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The Montessori Guide For 18 Months Kids

The Montessori Guide For 18 Months Kids

One and a half years old toddlers develop remarkably fast. Their progress can appear like leaps: this is how intensively a child begins to explore and understand the world around them. You may notice that your 18-month-old is actively trying to touch everything, hold everything in their hands, and taste everything. By this age, most toddlers walk confidently without support, run well, climb stairs, and more. Montessori activities for 18 months allow them to become acquainted with the basics of sorting objects by colors and shapes, becoming confident in various activities that require gross motor skills. Although not everything is perfect, your toddler already knows a little bit of everything. It's time to move forward, improve the skills that have begun to form and build upon them.

18-21 Months: What Will Your Child Learn in the Next Three Months?

From 18 months, a period begins when the little ones actively improve hand-eye coordination. It allows children to confidently pick up objects, carefully return them to their place, and manipulate them. They may begin to attempt to carry their toys from place to place and even try to pick up heavier items. You may also notice that the kiddo actively seeks more challenging tasks on the playground. They become interested in climbing domes, ladders, and arches — all of which can be set up at home, right in the nursery. Climbing structures for toddlers allow them to explore the possibilities of their bodies, become more skillful, and gradually invent new games.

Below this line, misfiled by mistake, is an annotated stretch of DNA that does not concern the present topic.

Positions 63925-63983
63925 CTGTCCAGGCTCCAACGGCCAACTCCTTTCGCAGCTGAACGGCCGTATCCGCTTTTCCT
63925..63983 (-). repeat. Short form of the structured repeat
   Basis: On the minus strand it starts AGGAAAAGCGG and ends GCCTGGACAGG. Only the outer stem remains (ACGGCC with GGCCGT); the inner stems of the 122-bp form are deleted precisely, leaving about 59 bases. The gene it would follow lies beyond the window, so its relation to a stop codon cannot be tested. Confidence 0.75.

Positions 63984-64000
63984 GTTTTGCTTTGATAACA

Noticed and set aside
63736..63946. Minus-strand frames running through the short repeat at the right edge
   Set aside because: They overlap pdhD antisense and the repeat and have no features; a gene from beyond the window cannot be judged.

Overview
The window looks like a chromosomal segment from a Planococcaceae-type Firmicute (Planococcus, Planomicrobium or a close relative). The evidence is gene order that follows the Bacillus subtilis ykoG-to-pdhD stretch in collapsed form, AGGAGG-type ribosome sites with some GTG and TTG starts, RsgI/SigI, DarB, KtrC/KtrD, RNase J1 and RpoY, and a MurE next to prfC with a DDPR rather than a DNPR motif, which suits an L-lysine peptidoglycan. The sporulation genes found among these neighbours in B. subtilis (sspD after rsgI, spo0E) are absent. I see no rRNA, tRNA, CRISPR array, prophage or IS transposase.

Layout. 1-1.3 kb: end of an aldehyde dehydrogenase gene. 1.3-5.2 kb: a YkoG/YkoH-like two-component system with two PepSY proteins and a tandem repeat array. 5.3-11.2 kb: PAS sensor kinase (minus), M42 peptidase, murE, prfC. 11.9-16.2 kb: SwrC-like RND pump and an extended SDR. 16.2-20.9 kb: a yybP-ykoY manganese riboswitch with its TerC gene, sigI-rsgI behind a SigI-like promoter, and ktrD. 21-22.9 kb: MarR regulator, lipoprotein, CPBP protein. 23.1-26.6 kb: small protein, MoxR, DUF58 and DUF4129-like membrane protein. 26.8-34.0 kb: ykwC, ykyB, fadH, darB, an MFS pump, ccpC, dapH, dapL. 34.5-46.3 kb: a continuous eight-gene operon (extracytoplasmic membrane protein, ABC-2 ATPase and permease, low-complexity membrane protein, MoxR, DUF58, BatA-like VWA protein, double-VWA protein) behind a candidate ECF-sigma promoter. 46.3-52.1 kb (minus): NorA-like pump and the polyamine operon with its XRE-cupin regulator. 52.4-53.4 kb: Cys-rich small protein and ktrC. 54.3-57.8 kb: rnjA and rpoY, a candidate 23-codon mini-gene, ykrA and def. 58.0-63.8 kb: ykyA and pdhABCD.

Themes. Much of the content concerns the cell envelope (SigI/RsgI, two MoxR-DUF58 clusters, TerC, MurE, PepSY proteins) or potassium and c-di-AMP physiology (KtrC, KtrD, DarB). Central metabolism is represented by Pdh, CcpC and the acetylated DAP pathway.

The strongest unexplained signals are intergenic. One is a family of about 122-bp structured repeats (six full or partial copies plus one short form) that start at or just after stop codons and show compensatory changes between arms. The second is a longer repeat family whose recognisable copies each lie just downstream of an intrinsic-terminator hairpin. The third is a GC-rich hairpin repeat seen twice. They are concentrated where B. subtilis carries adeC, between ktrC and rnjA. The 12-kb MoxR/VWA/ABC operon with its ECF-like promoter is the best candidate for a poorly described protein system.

The Best Activities and Exercises for 18 Months Kids

Offering Montessori climbing structures to children can encourage them to invent their own game scenarios besides climbing up or down. For example, you can suggest that the child imagine themselves as an animal and ask them to imagine how it would overcome this obstacle. For instance, a snake might crawl under the triangle, a bear might roll over the hill, and a crab might walk around, including walking backward.

Useful and Fun Games for Attention Development

  • Hide-and-Seek. Simple games where objects are hidden under cups or blankets, encouraging your child to find them.
  • Nesting Toys. Provide nesting cups or boxes for your child to stack and unstack, helping them understand object permanence as items disappear and reappear.
  • Peek-a-Boo. Engage in playful peek-a-boo games using scarves or hands, reinforcing the concept of objects existing even when out of sight.

Practical Life Activities

At one and a half years old, your child is fully ready to try washing their hands independently, eating without parental help, holding a spoon by themselves, washing dishes with parents, and watering plants. For example, you can wash dishes with your kiddo and ask them to help you return each item to its place (on the shelf or the dish drying rack). Then, you can wash fruits together for a snack, pour juice into glasses for the whole family, pour food for the pet, pour water into a bowl, etc. To avoid constantly holding the child or sitting them on a high kitchen table, consider getting a small Convertible Kitchen Tower Such a Montessori ladder can also transform into a chair with a table, making it a great solution that allows the child to feel independent and confident while freeing up the hands of parents.

Language Development in 18-21 Month-Olds